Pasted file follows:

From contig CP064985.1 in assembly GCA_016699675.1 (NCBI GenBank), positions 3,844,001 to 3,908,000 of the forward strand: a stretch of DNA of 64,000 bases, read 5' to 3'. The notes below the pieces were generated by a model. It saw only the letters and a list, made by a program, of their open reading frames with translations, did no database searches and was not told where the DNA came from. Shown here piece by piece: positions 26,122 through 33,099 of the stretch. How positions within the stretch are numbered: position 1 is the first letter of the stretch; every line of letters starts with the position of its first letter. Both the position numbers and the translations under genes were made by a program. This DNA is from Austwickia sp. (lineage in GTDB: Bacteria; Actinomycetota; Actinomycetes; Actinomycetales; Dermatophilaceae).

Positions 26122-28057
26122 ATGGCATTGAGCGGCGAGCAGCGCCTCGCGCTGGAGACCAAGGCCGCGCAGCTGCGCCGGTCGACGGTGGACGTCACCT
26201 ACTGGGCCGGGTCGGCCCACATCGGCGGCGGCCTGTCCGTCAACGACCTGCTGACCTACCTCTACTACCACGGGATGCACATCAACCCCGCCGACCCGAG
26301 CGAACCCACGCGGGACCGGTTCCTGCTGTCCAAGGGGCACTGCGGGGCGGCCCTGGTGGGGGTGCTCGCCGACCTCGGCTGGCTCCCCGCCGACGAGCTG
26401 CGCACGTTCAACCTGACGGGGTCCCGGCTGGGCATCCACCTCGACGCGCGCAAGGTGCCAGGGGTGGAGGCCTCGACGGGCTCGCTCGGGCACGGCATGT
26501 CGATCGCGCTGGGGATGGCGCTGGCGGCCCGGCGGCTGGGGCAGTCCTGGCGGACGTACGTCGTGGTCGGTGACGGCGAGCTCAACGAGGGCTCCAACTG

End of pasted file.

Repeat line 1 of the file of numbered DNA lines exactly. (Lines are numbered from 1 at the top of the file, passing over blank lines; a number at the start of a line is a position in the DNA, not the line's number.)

From contig CP064985.1 in assembly GCA_016699675.1 (NCBI GenBank), positions 3,844,001 to 3,908,000 of the forward strand: a stretch of DNA of 64,000 bases, read 5' to 3'. The notes below the pieces were generated by a model. It saw only the letters and a list, made by a program, of their open reading frames with translations, did no database searches and was not told where the DNA came from. Shown here piece by piece: positions 26,122 through 33,099 of the stretch. How positions within the stretch are numbered: position 1 is the first letter of the stretch; every line of letters starts with the position of its first letter. Both the position numbers and the translations under genes were made by a program. This DNA is from Austwickia sp. (lineage in GTDB: Bacteria; Actinomycetota; Actinomycetes; Actinomycetales; Dermatophilaceae).